The Penny Cyclopædia...: Galls.

The Penny Cyclopædia of The Society for the Diffusion of Useful Knowledge.
Volume XI.
Fuego, Tierra Del - Haddingtonshire.
London: Charles Knight and Co., 22, Ludgate Street.

GALLS are the result of a morbid action excited in the leaf-buds of several species of the genus Quercus, or oak, occasioned by an insect, Cynips Quercus, depositing its ova, in the bud. Such buds, instead of elongating and becoming branches, undergo a peculiar transformation, and enlarge into a globular figure, so as to constitute a fit nidus for the future larva.

The galls of commerce are chiefly those which occur on the Quercus infectoria (011ivier). They vary in size, from that of a pea to that of a nutmeg: The surface has irregular elevations or lines, with the interspaces generally smooth. The colour is white or yellow in one variety; green, grey, or black in another. The white variety, which is the largest, often has a hole in the substance of the shell, by which the larva has escaped. This kind is the least powerful and least esteemed. The best galls come from Aleppo and Smyrna, but are often mixed with those from Syria and Cyprus. In 100 parts of Aleppo galls Sir H. Davy found gallic acid, 6.2; tannin, 26 ; gum and insoluble tannin, 2.4; lime and other salts, 2'4 ; woody fibre, 63. Braconnot also found ellagic acid. Galls are devoid of smell, but have a disagreeably bitter taste, with a powerfully astringent action. The whole of their soluble matter is yielded to forty times their weight of boiling water ; æther dissolves about half their weight, alcohol considerably more.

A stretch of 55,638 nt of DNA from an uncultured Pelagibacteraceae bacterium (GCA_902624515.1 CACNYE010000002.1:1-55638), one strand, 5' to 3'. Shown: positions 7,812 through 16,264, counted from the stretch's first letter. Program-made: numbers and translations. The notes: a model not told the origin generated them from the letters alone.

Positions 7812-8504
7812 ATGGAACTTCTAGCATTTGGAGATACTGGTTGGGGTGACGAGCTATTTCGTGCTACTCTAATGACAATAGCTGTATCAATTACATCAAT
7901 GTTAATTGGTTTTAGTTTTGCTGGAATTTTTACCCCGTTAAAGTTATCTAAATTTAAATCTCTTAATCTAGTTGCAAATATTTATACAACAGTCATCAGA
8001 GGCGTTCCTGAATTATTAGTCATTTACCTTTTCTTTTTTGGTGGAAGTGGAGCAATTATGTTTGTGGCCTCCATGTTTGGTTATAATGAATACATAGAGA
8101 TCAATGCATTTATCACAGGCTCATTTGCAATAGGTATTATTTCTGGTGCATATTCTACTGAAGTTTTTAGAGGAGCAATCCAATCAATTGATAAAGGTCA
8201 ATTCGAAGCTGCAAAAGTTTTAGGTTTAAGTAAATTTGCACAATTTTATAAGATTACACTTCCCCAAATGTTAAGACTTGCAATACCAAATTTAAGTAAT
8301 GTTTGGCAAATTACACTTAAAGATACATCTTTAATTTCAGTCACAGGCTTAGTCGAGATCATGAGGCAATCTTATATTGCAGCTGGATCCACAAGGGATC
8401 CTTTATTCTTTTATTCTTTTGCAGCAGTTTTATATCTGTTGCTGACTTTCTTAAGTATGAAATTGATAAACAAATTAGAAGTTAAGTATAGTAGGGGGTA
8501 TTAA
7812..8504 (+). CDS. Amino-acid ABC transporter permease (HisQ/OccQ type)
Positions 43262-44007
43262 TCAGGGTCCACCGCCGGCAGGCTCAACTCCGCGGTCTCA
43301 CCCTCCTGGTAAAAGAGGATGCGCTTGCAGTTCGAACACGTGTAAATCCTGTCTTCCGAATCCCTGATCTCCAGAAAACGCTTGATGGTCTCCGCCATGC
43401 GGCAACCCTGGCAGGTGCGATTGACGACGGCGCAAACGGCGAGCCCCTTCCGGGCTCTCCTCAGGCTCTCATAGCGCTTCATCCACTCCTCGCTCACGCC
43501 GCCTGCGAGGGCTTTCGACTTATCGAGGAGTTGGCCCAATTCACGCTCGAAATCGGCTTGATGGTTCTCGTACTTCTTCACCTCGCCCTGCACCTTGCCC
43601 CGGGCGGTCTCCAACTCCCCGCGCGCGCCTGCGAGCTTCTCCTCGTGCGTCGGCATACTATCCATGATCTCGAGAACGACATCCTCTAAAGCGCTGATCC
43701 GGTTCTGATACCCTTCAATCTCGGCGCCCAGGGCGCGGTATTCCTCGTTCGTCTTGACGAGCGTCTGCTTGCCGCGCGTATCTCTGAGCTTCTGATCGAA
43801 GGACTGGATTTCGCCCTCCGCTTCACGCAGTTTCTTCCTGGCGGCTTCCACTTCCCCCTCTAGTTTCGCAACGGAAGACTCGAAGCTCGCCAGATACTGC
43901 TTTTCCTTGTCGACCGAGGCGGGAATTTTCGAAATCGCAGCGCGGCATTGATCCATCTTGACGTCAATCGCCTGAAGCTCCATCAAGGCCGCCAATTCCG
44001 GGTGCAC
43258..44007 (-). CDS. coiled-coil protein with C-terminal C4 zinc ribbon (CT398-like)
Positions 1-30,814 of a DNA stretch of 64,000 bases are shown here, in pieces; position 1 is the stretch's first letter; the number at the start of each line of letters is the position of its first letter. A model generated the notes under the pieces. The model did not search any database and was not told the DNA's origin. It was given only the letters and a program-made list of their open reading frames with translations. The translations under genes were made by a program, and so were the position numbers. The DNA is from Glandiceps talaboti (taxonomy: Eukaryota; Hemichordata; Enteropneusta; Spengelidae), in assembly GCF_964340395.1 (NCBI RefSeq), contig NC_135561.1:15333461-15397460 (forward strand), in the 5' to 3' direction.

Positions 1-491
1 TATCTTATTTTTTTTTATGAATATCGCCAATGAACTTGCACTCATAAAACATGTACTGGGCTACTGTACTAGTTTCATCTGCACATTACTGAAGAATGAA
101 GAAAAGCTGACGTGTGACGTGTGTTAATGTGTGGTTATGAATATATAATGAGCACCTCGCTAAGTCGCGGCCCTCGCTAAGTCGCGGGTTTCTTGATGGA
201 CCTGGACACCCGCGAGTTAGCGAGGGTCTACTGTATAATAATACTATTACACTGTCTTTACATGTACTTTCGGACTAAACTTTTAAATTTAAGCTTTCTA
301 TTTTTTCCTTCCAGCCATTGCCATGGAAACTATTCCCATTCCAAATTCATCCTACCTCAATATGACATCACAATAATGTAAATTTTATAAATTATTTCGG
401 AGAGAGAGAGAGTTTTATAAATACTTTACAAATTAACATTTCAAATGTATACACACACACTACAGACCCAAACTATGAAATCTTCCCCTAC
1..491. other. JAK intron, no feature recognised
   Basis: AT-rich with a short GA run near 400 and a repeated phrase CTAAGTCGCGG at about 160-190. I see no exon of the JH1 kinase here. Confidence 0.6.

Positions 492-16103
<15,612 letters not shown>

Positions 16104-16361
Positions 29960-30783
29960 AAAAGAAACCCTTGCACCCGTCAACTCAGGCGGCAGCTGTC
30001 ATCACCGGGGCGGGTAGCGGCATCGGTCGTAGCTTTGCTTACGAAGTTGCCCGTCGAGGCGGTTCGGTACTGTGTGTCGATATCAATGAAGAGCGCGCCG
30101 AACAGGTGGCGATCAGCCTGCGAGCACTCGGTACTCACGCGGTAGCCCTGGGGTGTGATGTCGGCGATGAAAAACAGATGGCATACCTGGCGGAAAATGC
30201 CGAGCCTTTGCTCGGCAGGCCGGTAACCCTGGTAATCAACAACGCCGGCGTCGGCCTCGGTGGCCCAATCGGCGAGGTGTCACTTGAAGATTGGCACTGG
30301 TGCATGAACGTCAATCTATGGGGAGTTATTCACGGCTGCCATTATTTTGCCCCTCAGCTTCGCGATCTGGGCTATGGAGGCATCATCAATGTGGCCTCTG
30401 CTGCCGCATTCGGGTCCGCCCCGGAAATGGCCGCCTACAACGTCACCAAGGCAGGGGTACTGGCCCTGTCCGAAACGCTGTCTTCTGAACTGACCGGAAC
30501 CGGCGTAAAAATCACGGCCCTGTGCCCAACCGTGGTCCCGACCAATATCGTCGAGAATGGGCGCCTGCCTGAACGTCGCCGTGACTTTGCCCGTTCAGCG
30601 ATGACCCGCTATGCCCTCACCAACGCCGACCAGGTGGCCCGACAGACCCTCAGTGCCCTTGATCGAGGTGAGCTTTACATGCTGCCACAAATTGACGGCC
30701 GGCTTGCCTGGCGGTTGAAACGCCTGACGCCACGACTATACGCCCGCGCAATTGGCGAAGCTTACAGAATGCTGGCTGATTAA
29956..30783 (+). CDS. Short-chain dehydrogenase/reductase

The infusion possesses all the valuable properties of the gall, as does an alcoholic tincture ; but decoction is an objectionable preparation. For internal use the infusion is preferable to the powder, which, like all substances containing much woody fibre, irritates the stomach. Galls may be employed in powder to form an ointment, which with opium and camphor is of great service in painful hæmorrhoids. As a tonic in intermittent fever, and as an astringent in hæmorrhagic or other discharges, galls are occasionally employed. But the most extensive use is made of them in the arts, and as a chemical test.

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